Texas lawmakers reach deal on congressional redistricting plan, setting stage for final votes


Third special session begins with focus on redistricting at the Texas Capitol on Monday, Sept. 20, 2021. (Nexstar photo/Maggie Glynn)

AUSTIN (KXAN) – A conference committee of House and Senate lawmakers reached an agreement Sunday on plans to draw congressional voting lines in Texas. The deal will now require an additional vote by each chamber to move forward. The vote must come before Tuesday, when the third special session ends.

The report was signed by nine of the ten members of the conference committee. The lone Democrat on the committee, Rep. Senfronia Thompson of Houston, did not sign the report.

The proposed maps toss out many of the changes House members made Saturday, when they added 14 amendments before sending the plan back to the Senate for approval. Hours later, senators rejected the House plan and requested a conference committee to work out the differences.

Redistricting only happens once every 10 years, and this decade, Texas gained two additional seats to the state’s delegation due to exponential growth. One of those seats will go in the Houston area, the other will be in Austin.

Much of the debate throughout the process has been on the racial makeup of the new districts. Census figures show 95% of the population growth in the state has come from non-Anglo Texans. But the two new districts as drawn both have a majority Anglo population.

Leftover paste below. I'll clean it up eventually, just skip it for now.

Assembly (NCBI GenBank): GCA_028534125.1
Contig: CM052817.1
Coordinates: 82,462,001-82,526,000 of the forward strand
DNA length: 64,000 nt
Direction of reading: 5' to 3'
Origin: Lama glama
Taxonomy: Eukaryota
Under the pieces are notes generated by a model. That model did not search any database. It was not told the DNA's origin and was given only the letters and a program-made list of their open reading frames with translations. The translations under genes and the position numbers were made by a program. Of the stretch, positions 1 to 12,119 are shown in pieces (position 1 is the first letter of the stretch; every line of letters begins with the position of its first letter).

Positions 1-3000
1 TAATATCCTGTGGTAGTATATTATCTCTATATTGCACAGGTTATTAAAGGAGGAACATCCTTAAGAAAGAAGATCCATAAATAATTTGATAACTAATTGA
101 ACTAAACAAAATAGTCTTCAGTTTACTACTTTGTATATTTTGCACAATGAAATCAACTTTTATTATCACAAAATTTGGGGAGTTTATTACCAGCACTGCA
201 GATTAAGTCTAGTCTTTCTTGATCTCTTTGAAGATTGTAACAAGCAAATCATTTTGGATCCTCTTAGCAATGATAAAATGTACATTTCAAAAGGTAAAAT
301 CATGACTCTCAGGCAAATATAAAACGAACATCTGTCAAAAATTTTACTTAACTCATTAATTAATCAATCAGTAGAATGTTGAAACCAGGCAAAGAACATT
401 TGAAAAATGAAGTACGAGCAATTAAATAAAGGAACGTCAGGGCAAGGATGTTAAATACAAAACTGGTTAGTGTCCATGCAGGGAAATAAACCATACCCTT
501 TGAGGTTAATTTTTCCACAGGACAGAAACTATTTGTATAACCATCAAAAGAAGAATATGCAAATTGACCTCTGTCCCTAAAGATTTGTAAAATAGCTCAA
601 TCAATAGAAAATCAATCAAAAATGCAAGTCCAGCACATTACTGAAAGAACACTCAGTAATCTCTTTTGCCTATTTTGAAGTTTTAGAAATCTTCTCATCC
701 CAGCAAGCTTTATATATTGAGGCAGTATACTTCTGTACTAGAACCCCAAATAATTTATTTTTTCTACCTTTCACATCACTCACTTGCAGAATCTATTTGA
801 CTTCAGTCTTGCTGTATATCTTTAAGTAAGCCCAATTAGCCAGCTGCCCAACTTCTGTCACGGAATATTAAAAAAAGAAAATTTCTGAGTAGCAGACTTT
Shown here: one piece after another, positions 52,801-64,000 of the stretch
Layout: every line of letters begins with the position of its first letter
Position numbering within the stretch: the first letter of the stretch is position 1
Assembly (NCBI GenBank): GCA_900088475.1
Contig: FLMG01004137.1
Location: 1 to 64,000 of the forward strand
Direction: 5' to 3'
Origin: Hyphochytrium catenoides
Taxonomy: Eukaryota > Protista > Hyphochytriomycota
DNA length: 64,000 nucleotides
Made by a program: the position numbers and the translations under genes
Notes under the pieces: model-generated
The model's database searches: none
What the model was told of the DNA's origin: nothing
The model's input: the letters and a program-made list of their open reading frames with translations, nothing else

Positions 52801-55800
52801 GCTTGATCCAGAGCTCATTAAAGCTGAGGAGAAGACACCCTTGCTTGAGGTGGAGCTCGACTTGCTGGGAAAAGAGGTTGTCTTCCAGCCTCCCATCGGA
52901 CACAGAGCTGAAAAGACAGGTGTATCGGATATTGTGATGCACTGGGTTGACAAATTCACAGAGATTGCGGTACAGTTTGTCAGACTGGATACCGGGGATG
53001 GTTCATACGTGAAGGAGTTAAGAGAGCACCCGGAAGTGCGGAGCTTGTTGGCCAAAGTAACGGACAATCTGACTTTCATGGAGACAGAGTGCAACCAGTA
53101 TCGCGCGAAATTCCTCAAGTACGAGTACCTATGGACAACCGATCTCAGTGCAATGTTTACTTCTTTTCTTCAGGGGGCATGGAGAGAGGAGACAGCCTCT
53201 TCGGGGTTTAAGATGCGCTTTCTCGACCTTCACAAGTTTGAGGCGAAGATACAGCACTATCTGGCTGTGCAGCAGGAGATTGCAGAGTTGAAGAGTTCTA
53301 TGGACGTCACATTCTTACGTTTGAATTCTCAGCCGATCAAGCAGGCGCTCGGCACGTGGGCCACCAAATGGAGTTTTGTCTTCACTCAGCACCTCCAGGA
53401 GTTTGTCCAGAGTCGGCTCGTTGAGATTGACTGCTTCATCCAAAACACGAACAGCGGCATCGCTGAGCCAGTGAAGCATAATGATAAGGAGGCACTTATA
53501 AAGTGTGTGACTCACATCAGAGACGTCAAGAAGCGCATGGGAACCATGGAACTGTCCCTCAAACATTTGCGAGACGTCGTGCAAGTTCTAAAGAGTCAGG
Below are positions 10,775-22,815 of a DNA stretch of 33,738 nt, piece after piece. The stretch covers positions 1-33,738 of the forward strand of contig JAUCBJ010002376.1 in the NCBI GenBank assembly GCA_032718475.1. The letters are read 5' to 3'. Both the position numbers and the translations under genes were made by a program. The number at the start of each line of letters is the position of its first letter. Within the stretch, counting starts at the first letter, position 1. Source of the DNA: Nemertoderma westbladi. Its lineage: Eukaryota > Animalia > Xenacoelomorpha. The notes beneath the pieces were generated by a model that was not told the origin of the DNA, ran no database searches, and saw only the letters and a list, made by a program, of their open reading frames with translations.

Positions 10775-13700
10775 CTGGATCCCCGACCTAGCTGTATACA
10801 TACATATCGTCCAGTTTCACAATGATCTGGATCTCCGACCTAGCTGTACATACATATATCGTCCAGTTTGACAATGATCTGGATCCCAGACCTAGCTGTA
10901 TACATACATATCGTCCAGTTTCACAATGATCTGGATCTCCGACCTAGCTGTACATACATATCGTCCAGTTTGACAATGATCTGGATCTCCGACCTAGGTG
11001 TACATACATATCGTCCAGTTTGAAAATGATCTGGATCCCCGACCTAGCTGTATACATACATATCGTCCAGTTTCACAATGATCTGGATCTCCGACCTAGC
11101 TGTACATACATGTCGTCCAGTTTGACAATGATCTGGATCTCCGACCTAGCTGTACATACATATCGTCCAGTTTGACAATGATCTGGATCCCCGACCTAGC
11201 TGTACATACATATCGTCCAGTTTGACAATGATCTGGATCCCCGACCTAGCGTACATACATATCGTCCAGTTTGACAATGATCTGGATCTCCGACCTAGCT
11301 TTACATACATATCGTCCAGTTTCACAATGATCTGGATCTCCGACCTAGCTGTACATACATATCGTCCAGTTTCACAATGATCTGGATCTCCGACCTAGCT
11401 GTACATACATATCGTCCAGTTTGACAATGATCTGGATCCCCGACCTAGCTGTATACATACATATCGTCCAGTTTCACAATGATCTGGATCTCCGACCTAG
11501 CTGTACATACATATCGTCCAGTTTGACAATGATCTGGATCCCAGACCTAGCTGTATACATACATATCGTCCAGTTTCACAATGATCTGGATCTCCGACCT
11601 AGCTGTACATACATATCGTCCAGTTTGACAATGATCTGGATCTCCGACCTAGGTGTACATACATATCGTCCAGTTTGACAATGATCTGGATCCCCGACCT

State Rep. Chris Turner (D–Grand Prairie), took issue with how the two new congressional seats were added to the map. During Saturday’s debate, he and other Democrats said it does not accurately reflect where the state has grown.

“The requirement to equalize district populations, based on the 2020 Census, keeping political subdivisions together, keeping communities of interest together, preserving the cores of existing districts,” said State Rep. Todd Hunter, (R–Corpus Christi), as he began to lay out the bill Saturday evening. He said he believes the Senate’s map followed all of the rules in place for redistricting, set by the constitution and the Voting Rights Act.

“Although race cannot be the predominant factor in drawing maps, what we’ve referred to is Section 2 of that Act prohibits any enactment of any plan that restricts minority citizens from having an opportunity to elect their preferred candidate of choice if certain circumstances exist,” Rep. Hunter continued.

The state has faced legal troubles due to redistricting a decade ago.

“Since the legislature has been found to be intentionally discriminatory during the last decade by three different federal courts. What steps were taken to see that that did not occur again?” State Rep. Rafael Anchia, (D–Dallas), asked Rep. Hunter Saturday.

“We’ve had this discussion before and I do not agree with your statement, because I looked at the final decision of the US Supreme Court, five to four, which said Texas’ plan and proposals were correct,” Rep. Hunter responded.

If lawmakers pass the conference committee plan, the maps will head to Governor Abbott for approval.

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